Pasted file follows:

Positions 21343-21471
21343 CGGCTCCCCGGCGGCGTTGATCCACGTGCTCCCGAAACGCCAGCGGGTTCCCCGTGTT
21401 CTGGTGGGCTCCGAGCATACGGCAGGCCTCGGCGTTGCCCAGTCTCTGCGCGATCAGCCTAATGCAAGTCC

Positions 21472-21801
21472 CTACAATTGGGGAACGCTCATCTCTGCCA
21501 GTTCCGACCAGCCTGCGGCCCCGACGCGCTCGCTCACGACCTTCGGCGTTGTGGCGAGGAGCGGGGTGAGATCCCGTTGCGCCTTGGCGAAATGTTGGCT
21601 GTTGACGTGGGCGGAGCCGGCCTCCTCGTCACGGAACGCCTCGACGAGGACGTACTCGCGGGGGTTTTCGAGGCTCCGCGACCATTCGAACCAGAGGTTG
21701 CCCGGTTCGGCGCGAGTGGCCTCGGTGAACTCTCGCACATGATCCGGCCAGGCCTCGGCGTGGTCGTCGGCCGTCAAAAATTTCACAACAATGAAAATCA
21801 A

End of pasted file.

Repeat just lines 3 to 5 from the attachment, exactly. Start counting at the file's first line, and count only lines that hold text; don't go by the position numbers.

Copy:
21401 CTGGTGGGCTCCGAGCATACGGCAGGCCTCGGCGTTGCCCAGTCTCTGCGCGATCAGCCTAATGCAAGTCC

Positions 21472-21801
21472 CTACAATTGGGGAACGCTCATCTCTGCCA